Just two weeks after the Davis City Council unanimously directed the staff to continue with preparation of the Mace Ranch Innovation Center (MRIC) as proposed only, and not as a mixed-use project, the project will be back before the Planning Commission to receive a status report and allow for public comments before providing feedback on the project design.
The proposed Innovation Center component of the project includes up to 2,654,000 square feet of innovation center uses and dedication of 64.6 acres of green space (including parks and open space) on a 212-acre site.
That 2.66 million square feet includes 1.5 million square feet for R&D (research and development), 884,000 square feet for manufacturing and research uses, 260,000 square feet for “supportive commercial uses” – which could include a hotel conference center with 160,000 square feet and 150 rooms – and another 100,000 square feet of other supportive retail throughout the MRIC.
Also discussed with be Mace Triangle, which is the 16.6-acre city-owned parcel that “was included within the overall project boundaries to ensure that an agricultural and unincorporated island is not created and to allow the continuation and expansion of existing uses.”
Staff writes, “Development of up to 71,056 square feet of general commercial uses including up to 45,900 of research, office, and R&D, and up to 25,155 square feet of retail is assumed on the Mace Triangle properties.”
However, this view is not universally held by council members, particularly Brett Lee.
With the housing option off the table, two key considerations that remain are the fiscal analysis and mitigation. The EPS report from the fall found that the project would net about $2.2 million – however, as was the case with the Nishi property, some have criticized the report for its conservative assumptions.
EPS found that MRIC contributes about $3.8 million in gross annual revenues, but $1.6 million in costs, for a net $2.2 million contribution to the city revenue at buildout. However, a revised economic analysis by the Finance and Budget Commission ramped up projections for Nishi, at one-fifth the size, to $1.4 million.
With efforts to enhance revenues such as a service-CFD or a per square foot assessment, it is conceivable that MRIC could generate well over $5 million per year.
As Rochelle Swanson put it two weeks ago, in arguing that the city could not afford to risk a mixed-use component, “Who bears the cost if this doesn’t pass, (it) is $2.2 million fiscal annually… a net $6 million potentially and a one-time $10 million fee.”
The Finance and Budget Commission is expected to meet on the item next Monday, March 14, and at that point we might get a better sense for what a more realistic assumption will be in terms of ongoing city revenue.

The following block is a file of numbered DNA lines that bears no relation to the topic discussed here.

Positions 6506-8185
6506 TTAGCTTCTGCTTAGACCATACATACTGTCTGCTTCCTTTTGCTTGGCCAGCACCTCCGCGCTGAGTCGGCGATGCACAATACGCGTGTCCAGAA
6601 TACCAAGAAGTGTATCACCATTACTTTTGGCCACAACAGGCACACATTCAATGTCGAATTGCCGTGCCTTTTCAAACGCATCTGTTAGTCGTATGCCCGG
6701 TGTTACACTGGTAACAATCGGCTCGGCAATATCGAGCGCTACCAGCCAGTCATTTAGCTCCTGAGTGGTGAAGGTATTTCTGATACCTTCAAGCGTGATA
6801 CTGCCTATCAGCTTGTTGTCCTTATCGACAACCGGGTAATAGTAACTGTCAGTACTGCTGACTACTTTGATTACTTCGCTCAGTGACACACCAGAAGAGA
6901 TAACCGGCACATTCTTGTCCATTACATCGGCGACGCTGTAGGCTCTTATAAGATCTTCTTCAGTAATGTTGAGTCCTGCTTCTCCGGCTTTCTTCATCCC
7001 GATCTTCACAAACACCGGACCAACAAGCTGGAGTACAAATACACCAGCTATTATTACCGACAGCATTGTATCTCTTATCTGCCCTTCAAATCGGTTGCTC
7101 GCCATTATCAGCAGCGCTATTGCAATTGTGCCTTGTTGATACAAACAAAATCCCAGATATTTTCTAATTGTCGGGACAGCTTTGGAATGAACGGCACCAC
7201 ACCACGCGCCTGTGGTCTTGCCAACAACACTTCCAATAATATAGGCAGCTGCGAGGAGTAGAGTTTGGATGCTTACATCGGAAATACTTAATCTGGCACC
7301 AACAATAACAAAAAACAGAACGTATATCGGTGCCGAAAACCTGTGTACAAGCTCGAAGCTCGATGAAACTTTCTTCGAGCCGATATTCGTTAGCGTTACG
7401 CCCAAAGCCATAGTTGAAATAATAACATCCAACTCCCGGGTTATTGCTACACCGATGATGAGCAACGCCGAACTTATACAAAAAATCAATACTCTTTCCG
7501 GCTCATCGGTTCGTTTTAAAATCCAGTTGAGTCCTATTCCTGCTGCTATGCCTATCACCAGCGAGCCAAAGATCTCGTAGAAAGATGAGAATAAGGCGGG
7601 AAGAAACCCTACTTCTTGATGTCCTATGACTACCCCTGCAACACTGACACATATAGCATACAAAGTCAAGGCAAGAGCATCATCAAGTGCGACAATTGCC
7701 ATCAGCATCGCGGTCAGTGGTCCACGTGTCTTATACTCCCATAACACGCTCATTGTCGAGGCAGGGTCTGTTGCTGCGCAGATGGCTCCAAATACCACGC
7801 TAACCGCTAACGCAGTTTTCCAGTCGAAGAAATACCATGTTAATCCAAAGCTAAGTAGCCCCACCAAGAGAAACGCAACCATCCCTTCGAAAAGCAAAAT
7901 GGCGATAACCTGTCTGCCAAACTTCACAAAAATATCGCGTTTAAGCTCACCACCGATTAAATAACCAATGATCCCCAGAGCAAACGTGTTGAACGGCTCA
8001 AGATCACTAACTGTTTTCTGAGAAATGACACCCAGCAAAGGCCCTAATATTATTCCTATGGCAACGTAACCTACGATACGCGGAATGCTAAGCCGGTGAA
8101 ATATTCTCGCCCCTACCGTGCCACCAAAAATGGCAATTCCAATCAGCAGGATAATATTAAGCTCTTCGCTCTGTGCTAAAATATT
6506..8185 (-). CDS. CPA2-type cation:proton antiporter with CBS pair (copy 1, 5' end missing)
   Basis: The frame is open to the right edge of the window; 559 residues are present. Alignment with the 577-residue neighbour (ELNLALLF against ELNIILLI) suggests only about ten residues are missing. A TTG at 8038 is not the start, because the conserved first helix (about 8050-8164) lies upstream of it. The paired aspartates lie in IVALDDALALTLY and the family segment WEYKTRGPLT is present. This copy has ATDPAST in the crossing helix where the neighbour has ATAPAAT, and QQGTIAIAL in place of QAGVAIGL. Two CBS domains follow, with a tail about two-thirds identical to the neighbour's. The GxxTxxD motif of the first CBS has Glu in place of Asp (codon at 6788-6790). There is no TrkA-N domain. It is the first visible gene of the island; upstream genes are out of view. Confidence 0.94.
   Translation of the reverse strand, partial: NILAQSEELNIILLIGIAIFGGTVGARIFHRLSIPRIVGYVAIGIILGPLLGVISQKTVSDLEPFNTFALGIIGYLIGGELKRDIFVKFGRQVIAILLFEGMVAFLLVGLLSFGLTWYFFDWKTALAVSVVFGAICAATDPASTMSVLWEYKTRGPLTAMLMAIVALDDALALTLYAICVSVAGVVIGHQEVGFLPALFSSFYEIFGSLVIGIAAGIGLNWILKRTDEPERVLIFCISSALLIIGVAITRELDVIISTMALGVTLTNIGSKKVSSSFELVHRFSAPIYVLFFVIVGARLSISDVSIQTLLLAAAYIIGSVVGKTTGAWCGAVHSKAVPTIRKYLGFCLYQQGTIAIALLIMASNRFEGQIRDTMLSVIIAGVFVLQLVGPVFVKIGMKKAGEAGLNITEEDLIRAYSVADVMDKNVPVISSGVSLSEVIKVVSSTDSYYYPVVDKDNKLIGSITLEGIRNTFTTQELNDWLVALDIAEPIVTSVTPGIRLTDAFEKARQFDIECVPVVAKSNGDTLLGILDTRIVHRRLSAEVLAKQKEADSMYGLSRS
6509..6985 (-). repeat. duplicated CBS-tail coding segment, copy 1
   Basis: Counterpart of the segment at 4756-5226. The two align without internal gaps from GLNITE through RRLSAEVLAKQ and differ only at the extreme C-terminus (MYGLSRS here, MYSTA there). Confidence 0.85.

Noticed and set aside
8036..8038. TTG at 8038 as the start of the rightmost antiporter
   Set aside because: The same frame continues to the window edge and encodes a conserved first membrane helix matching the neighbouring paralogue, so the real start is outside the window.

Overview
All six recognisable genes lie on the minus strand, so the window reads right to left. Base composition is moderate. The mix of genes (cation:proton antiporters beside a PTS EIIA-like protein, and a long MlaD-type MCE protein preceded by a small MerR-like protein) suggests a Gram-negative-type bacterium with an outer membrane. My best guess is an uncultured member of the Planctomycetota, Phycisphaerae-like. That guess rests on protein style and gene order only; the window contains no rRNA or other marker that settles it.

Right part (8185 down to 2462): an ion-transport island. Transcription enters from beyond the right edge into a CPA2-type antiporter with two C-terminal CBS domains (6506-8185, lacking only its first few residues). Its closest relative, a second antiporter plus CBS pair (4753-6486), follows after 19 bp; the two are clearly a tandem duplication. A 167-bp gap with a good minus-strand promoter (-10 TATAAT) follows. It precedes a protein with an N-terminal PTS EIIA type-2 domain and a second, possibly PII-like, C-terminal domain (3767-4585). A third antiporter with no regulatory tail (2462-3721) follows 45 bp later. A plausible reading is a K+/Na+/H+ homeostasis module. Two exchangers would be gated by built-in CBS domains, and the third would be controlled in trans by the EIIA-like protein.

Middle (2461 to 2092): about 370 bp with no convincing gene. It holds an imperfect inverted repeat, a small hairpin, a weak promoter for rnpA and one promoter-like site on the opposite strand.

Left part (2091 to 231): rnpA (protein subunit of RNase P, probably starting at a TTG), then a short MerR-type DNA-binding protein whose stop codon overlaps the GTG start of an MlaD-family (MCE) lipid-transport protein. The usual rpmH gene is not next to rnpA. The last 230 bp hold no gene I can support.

Another issue that needs more resolution will be where and how the project finds its mitigation. The Open Space and Habitat Commission was scheduled to meet Monday night. One thing that they will be looking at is a proposal to use the Howatt Ranch site as potential mitigation land.
As the Vanguard reported a few weeks ago, Dan Ramos, the MRIC project manager, is looking into an approach that would utilize the 775-acre and city-owned Howatt Ranch property that, in the past, the city has looked at as a possible sports park site.
Mr. Ramos has been discussing the possibility of purchasing that property, using that as mitigation land, and turning it over to the non-profit Center for Land-Based Learning, where they promote farmland practices that would help preserve the land as open space and farmland in perpetuity.
Councilmember Rochelle Swanson told the Vanguard that she is supportive of the concept. “It is completely consistent with what I have been talking about from day one, we need to be utilizing an opportunity to lock up our land in a conservation easement.”
Dan Ramos told the Vanguard that this is a way to move the mitigation right to areas next to the city as well as close to the property itself. Not only that but, by turning the land over the Center, he would avoid having to purchase land from a farmer and then allowing the farmer to continue to farm and harvest that land for profit.
However, Open Space advocates have told the Vanguard they object to using city-owned land that faces no real threat of being developed rather than land near the borders, where there are actual development threats.
The issue of how much mitigation and where figures to be a big issue going forward, now that housing on the site has been precluded.
—David M. Greenwald reporting